Rise of the blended attacks
As users have become savvier about traditional threats like email attachments, cybercriminals are increasingly
attempting to integrate multiple forms of attacks. Research indicates that criminals are more frequently converging
their attacks across multiple communications channels, such as email, instant messaging, websites, mobile
computing and VoIP.
They are also using several different malware components at once, such as worms, Trojans, spyware, keyloggers and spam and phishing schemes. This blending of attacks is making malware more complex, and personal information is increasingly the target.
Watch out for e-cards
The most common type of blended attack uses spam email messages or instant messages to distribute links to websites where malware or spyware is secretly downloaded to computers. These types of attacks are on the rise and in July 2007 a massive Storm Worm assault used this method. In one day around 142 million emails was spammed out containing URLs leading to Web pages infected with the infamous Storm Worm Trojan. The messages typically claimed that an electronic card had been sent to the recipient and that the e-card could be viewed by clicking the enclosed URL.
This e-card tactic has been a favourite of the Storm Worm crew for a long time and these IM or email-based blended attacks are very effective. No attachment means no antivirus block, and when combined with a user-friendly invitation, these attacks easily lead people to websites where malware gets downloaded – mostly without user interaction or knowledge.
Another common blended attack uses Distributed Denial of Service (DDoS) attacks combined with phishing emails. For example, a bank's website is taken down by a DDoS attack and shortly afterward the bank's customers receive emails apologising for the inconvenience, directing them to an "emergency site", of course fake and malicious.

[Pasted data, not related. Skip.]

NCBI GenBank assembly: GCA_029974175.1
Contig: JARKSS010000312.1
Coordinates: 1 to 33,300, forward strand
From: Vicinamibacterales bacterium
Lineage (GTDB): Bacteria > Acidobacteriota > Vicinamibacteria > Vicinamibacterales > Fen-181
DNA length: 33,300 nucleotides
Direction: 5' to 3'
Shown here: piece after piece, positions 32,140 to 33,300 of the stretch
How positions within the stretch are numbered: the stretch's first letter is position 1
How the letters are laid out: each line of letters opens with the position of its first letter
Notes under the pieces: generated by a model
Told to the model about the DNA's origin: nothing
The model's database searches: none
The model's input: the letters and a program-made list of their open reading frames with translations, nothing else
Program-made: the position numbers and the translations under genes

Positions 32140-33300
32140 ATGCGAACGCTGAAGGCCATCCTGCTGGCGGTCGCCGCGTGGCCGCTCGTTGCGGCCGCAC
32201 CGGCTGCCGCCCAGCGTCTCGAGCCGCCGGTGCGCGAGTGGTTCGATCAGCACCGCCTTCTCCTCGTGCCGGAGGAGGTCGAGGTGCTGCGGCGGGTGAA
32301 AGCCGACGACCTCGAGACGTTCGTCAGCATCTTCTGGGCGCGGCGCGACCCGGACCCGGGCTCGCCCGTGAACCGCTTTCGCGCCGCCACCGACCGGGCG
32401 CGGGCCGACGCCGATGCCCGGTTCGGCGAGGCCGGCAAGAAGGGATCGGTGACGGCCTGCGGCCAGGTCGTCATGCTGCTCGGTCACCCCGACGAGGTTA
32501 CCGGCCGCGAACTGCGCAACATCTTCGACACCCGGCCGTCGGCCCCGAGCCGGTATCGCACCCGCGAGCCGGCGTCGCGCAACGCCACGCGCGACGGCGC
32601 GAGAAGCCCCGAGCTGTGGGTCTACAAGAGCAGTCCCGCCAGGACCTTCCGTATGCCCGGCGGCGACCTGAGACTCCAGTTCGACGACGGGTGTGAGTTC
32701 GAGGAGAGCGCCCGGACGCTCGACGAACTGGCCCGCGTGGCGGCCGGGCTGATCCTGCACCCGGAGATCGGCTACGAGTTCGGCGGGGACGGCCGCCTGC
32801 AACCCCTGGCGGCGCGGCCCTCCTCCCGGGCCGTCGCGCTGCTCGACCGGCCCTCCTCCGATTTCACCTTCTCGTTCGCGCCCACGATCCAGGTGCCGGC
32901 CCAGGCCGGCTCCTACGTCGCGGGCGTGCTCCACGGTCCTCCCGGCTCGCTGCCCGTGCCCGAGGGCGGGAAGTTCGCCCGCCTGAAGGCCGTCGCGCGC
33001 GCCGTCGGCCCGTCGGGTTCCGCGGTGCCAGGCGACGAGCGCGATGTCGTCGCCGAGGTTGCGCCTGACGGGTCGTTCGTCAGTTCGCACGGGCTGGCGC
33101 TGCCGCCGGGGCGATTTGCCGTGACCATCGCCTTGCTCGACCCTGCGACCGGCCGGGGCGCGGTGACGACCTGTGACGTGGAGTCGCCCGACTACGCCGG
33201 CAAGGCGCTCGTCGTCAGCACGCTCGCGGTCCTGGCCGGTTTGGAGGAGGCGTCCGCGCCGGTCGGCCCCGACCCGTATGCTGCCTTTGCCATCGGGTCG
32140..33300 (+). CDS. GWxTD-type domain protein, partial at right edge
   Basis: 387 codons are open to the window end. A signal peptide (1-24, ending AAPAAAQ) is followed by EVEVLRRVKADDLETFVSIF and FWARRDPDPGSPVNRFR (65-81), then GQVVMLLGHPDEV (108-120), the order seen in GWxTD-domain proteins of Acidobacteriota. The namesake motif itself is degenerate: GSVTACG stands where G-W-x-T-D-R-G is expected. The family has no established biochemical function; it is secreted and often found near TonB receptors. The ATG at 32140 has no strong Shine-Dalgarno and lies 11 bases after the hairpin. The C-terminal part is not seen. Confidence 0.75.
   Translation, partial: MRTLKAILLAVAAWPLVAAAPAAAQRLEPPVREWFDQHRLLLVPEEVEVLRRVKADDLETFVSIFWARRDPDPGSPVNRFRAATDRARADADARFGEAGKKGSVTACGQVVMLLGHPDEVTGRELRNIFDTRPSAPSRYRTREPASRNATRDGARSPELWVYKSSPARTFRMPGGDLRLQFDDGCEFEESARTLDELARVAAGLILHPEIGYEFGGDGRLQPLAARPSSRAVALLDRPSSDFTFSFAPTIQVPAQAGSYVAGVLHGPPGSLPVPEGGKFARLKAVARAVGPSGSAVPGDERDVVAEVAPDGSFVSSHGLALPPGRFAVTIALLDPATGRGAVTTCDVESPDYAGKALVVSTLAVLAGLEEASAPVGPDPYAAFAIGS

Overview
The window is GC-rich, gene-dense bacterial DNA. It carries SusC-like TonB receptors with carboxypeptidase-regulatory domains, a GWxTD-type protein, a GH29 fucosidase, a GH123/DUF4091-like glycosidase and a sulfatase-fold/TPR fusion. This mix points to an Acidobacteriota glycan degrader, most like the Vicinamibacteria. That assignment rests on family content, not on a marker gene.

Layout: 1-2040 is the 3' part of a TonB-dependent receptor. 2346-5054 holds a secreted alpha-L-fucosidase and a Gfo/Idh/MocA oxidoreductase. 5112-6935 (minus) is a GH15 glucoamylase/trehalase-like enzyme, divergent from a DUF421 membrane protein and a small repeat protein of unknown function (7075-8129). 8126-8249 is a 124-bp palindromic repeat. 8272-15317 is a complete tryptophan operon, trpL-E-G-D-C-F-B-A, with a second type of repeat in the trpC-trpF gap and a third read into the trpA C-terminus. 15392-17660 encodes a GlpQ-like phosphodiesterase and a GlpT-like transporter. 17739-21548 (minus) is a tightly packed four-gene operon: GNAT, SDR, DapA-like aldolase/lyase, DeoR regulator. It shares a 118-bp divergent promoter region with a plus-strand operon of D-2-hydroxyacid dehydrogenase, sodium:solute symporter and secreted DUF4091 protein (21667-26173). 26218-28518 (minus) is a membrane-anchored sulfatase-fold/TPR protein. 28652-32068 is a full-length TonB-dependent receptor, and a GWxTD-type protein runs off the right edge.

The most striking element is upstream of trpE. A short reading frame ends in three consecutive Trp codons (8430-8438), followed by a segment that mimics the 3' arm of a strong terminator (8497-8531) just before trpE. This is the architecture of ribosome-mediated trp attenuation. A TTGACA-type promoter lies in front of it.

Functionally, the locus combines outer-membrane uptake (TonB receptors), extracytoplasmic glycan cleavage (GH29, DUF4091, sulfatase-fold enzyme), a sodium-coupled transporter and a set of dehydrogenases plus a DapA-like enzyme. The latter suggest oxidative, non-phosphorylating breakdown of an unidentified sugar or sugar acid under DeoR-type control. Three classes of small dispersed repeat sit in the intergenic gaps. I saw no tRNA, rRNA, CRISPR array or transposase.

Sneaky blended attacks
In 2007, users of the popular employment website Monster.com were victims of an attack that blended several elements – stolen credentials of users, phishing emails, Trojan horses, ransomware and more. About 1.3 million resumes were stolen from Monster's database and the personal information was used to create convincing messages that left password-stealing Trojans and ransomware on users' computers.
Another example of the trend toward blended attacks can be found in the increasing blending of phishing and VoIP. Such an attack could involve a phishing email, apparently being sent by a credit card company, asking recipients to "re-authorise" their credit cards by calling a 1-800 number. The number leads them (via VoIP) to an automated system in a foreign country that asks that they key in their credit card number.
One such threat was aimed at users of eBay's PayPal online payment site. The attack used phishing emails to persuade PayPal customers to call a fake customer service call center where they were asked to disclose personal information including their credit card details by an automated voice system.
Attacks like these have also taken place using SMS text messages instead of emails.